‘Ducks Drill Down’ is a regular, ~weekly column that recaps the latest goings-on with the Anaheim Ducks.
After a solid east-cost road trip in which they won three of four contests, the Anaheim Ducks returned home to start a stretch where nine of their next 11 games would be played in the comfort of the Honda Center.
Unfortunately, the nice ending to the month of October did not carry over into November, and the comfort of playing at home has not been enough to carry Anaheim to victory. The Ducks have lost their first three games of the month, picking up just one point over that span. Their first two losses—to the Toronto Maple Leafs and rival Nashville Predators—came on home ice and in regulation play.
Ducks Stumble at Home
This slew of home games looked to be a good opportunity for the Ducks to get some points in the bank while injured players took time to recover. However, this segment of the season has not gotten off to a good start.
Loss to Maple Leafs
The Ducks returned home to face the talented Maple Leafs on Nov. 1. After the clubs traded goals in the opening period—with Ondrej Kase once again lighting the lamp for Anaheim—the Ducks took it to the Leafs in the second period, outshooting them by a decisive 17-6 margin. Despite that, the Ducks could not find the back of the net, and their inability to do so against old friend Frederik Andersen proved to be a pivotal turning point in the game.
The Leafs took a 2-1 lead just over a minute into the third period. It was veteran Patrick Marleau—intimately familiar with contests against the Ducks from all his years in San Jose—who scored the go-ahead goal. The Ducks were then unable to muster many quality chances in the third period, as they managed just five shots on goal against a Leafs team that tightened up after the second period. The Ducks did appear to tie the game late, but Jakob Silfverberg’s apparent marker was waved off as he was deemed to have kicked it in.
Mere seconds later, Toronto’s Leo Komarov ultimately sealed the deal with an empty-netter, and the Leafs skated off with a 3-1 victory. Silfverberg focused on the Ducks’ strong play in the second frame and stressed the need to play that way more consistently.
“That was our strong point of the game,” Silfverberg said of the second period. “That’s when we moved the puck and moved our feet and we gave them some trouble, so we’ve got to get back and play the way we did in the second.”
Loss to Predators
That strong play was unfortunately not immediately applied in Anaheim’s next contest on Friday against the Nashville Predators, the team that eliminated them in the Western Conference Final last season. The Ducks fell behind 2-0 in the first period before the Preds extended the lead to 3-0 early in the second. Again, though, Anaheim did start to show life in the second period, closing the deficit to 4-2 by the end of the frame.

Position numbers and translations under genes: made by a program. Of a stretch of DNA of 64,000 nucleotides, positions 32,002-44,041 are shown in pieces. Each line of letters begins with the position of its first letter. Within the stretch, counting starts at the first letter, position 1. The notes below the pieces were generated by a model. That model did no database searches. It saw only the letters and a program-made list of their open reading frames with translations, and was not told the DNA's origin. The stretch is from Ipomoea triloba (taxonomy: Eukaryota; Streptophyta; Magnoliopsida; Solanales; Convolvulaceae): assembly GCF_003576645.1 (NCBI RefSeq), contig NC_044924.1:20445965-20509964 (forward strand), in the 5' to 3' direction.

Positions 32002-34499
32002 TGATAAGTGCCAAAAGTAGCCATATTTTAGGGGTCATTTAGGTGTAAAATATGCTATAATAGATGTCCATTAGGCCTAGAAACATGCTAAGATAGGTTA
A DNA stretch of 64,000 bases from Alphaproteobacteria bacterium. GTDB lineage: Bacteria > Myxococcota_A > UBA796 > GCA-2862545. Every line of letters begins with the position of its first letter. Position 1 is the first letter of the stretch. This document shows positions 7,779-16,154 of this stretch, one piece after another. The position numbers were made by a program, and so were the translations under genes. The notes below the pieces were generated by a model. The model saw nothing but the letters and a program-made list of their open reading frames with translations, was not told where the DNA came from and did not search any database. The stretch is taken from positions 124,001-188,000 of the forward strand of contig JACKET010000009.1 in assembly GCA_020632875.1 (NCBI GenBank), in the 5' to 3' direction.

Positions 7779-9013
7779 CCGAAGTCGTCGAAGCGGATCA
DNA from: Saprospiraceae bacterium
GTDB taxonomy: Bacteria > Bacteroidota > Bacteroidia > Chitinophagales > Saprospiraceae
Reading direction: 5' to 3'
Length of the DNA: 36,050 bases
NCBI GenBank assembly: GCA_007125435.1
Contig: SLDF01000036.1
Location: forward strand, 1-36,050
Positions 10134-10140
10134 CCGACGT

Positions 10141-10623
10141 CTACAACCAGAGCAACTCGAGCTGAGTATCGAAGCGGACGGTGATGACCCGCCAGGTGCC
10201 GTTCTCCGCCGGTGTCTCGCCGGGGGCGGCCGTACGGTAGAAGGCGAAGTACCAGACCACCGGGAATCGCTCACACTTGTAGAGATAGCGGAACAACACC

Silfverberg, who could finally be regaining his scoring touch after a slow start to the season, then lit the lamp less than eight minutes into the third period to give Anaheim a reasonable shot at completing a comeback, as they were then within one goal. They would nevertheless ultimately fall short, thanks in large part to Pekka Rinne’s 35 saves for Nashville. P.K. Subban added an empty-net goal to give the Predators a 5-3 victory.
Despite the strong push in the latter half of the game, Ducks head coach Randy Carlyle expressed his displeasure with his club being out of sync overall.
“I didn’t think we handled the puck and controlled the puck at all. We were making passes at our teammates’ feet,” Carlyle said. “It starts with execution. If you can’t make a tape-to-tape pass and share the puck with your teammates, you’re going to have a difficult time getting through the neutral ice.”
Individual Milestones Reached in San Jose
The Ducks then traveled upstate to San Jose for a rare road game over these next few weeks. Coming off the loss to Nashville the night before, Anaheim looked understandably tired for much of the game, and the Sharks controlled most of the play. But Ryan Miller, starting for the second time this season, made 44 saves to salvage a point for the Ducks, as they lost 2-1 in a shootout.
The game, however, was significant in that it featured the intersection of several individual milestones. It was the 900th career game for longtime Ducks star Corey Perry, who celebrated the occasion with a breakaway goal in the first period—his first tally since scoring two on opening night. Derek Grant made a great stretch pass that led to the goal, and coincidentally, the game was the 100th of the journeyman’s NHL career.
The milestones did not end there. Perhaps most impressive was Andrew Cogliano playing in his 800th consecutive game. The 30-year-old iron man has, incredibly, never missed a game since his NHL career began with the Edmonton Oilers in 2007.
What makes the streak all the more impressive is that Cogliano plays such a hard game, killing penalties and playing a key defensive role while also providing speed and secondary scoring. Now his role is even more pronounced, as that secondary scoring is turning into primary scoring for the injury-ravaged Ducks. Cogliano is tied with Rickard Rakell for the team lead in points, with nine (three goals and six assists).
With Ryan Getzlaf, Cam Fowler, Ryan Kesler, and Patrick Eaves still on injured reserve, the Ducks will look to end their three-game losing streak on Tuesday, Nov. 7, when they take on the Kings at home in the first freeway rivalry game of the year. It will be no easy task, as the revitalized Kings sit atop the Pacific Division standings with a record of 10-2-2.
The surprising Vancouver Canucks will then come down to Anaheim for a game on Nov. 9 before the Ducks host the dangerous Tampa Bay Lightning on Sunday, Nov. 12, closing out the season series with their Eastern Conference foe.